Originally Posted by SuperWanda
...would not have been able to remove the 2-3cm of tissue it sounds like they recommend taking.
I just wish I could go back in time and have it removed earlier but I suppose that may have not changed much if the biopsy was still inconclusive.
Dr. Lee - do you know if we are in a worse state now that the tumor has been disturbed than if we had just left it?
This was a tumor that has grown very slowly over a year - it was about 8-9mm when it was recently removed. I have read that ones that grow very slowly may be more benign than the ones that come on more aggressively.
I will have to talk to the vet more about the pathology report but I imagine the margins of the tumor are "dirty" as it was removed with no extra tissue.
That is a most touching picture. She looks like a great companion. Also you cannot blame yourself for not being more aggressive earlier. It as difficult to decide to put your best friend through surgery if you are not sure it is warranted. You had tried to biopsy it and the results came back inconclusive.
The question as to it being in a worse state or not. This is a theoretical situation. There is a theory that if you inflame certain types of cancers, that it might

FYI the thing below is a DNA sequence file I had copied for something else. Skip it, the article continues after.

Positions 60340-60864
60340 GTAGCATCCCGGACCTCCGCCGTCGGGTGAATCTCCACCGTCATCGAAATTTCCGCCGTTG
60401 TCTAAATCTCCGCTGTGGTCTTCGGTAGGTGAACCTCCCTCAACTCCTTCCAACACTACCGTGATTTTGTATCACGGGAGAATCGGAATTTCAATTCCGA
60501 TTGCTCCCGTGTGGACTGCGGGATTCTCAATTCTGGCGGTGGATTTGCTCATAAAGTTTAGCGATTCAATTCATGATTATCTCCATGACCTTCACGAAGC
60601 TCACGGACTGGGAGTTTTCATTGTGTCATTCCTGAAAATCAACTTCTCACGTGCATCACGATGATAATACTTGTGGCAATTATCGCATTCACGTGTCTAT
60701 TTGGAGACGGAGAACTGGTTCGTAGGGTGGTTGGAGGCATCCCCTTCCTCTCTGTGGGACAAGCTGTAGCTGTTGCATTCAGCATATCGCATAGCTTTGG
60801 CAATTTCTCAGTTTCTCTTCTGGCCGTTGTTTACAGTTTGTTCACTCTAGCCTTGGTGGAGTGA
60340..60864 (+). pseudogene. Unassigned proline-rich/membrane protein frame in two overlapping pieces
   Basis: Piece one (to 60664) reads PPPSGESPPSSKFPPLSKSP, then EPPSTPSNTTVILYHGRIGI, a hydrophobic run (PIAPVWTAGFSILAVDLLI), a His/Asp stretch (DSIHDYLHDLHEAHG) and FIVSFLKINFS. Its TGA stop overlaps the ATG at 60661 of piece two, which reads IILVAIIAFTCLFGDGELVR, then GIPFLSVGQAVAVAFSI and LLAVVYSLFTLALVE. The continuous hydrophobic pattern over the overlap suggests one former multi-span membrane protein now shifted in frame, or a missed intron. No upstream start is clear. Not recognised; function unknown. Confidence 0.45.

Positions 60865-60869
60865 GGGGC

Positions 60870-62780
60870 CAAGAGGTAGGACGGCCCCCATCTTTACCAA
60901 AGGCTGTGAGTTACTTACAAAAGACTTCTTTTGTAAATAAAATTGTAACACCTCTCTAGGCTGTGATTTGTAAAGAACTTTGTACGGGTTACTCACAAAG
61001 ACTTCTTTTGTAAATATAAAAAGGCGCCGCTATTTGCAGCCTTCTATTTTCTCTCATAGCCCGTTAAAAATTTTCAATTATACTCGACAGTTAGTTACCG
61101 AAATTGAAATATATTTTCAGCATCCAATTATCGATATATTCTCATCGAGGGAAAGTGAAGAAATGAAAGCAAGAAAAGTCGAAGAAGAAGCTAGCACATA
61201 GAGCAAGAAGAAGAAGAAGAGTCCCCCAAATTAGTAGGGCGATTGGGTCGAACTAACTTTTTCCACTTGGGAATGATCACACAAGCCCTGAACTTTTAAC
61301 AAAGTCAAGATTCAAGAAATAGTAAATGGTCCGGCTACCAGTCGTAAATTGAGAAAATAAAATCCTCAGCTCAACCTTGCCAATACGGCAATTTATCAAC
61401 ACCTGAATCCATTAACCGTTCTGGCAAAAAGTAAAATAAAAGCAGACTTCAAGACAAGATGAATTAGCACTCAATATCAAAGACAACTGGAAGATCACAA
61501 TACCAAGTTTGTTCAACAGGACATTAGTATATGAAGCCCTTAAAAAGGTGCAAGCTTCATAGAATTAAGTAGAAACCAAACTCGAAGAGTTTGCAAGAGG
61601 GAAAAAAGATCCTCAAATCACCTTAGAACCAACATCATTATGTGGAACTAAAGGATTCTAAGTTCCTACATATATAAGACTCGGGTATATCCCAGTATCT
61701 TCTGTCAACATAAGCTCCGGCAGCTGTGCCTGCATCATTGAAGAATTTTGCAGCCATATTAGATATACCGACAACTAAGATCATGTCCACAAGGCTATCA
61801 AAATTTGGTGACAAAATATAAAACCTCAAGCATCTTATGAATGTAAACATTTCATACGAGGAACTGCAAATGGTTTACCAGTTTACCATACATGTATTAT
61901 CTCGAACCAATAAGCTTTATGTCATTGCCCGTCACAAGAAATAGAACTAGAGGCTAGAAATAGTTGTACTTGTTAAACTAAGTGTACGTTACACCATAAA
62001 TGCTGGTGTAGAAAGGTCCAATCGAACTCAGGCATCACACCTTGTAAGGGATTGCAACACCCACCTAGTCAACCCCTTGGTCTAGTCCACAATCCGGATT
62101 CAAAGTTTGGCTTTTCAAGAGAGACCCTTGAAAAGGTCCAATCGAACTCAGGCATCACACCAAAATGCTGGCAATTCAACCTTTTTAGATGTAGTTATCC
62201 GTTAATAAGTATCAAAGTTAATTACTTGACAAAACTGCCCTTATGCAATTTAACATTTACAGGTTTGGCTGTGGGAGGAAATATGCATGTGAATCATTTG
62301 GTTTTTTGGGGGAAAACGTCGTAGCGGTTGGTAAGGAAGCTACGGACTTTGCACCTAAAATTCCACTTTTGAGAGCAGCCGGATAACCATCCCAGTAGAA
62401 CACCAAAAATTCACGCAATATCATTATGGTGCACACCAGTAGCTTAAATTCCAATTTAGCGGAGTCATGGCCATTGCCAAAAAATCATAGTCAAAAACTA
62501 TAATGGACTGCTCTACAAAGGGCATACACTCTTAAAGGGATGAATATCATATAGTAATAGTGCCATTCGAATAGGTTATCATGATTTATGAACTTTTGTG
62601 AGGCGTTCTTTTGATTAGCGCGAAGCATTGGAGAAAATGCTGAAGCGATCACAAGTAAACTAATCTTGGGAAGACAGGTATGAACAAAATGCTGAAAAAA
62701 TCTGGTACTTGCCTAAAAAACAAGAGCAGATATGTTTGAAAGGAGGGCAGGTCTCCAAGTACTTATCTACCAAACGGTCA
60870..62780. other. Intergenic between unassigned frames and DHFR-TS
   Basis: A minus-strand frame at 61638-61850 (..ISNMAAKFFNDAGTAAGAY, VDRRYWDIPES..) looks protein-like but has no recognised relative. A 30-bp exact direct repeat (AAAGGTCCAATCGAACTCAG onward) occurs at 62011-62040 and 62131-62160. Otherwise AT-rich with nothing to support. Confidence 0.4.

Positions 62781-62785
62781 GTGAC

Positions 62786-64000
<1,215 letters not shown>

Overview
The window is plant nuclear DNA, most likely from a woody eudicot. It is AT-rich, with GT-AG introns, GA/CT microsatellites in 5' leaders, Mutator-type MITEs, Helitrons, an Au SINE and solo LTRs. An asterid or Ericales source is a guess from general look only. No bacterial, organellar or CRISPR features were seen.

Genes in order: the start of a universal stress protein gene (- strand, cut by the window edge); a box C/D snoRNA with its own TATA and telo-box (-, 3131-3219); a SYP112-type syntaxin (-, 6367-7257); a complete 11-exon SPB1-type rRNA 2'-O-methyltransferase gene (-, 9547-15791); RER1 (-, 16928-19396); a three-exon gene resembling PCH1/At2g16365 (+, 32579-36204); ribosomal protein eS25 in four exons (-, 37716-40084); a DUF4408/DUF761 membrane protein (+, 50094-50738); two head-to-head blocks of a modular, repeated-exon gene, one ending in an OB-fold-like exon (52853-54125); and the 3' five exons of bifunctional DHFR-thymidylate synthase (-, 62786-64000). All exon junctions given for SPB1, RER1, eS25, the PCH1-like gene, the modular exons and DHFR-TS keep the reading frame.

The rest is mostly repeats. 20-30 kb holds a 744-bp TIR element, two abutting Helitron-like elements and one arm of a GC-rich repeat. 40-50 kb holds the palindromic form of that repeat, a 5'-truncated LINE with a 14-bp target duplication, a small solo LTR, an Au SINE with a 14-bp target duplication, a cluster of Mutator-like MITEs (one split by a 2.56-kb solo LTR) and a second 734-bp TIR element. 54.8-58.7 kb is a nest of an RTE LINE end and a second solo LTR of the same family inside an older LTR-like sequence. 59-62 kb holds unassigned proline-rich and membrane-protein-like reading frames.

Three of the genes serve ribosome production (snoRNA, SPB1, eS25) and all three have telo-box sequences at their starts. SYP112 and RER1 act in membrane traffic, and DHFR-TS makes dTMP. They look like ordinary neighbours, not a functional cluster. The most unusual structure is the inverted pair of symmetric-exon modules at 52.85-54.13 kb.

lead to metastasis. There is not a direct way to prove that in a particular patient.
I also do not know that the allergic reaction one week ago was related to the MCT. I would be less likely to attribute it to the MCT. Because MCT do secrete histamine, then when veterinarians are worried about a MCT in surgery, they might often preload the pet with an intravenous injection of benadryl prior to surgery. During surgery the MCT has the potential to release massive levels of histamine. However once those cells have been removed from the body, they can no longer release histamine into the body and histamine has a short half life. It could not show up a week later. Typically from the release of histamine to the onset of clinical signs - you are talking about minutes, not days.
This leads me to your other question regarding the margins. Often a 2-3 cm margin is not possible. This does not mean that the margins are necessarily dirty. For a 2cm margin, the 2 centimeters is read out as 'normal' tissue. This is to hopefully catch cancer cells that might not be seen. However in many cases 2mm
of clean tissue might be sufficient. If we are unable to obtain a 2cm margin in a cancer type where such a margin is recommended then we there are the options of radiation therapy, additional surgery or sometime cryotherapy. So - in aggressive cases 2-4 cm margins are recommended but it does not necessarily mean that a margin less than that is absolutely ineffective.
As BenMax asked about a cure.... Honestly I do not know enough about your case and I am also not an oncologist. I wish I could give you these answers but can best recommend that you talk to an oncologist. Also - I would try not to blame yourself - I am sure she does not.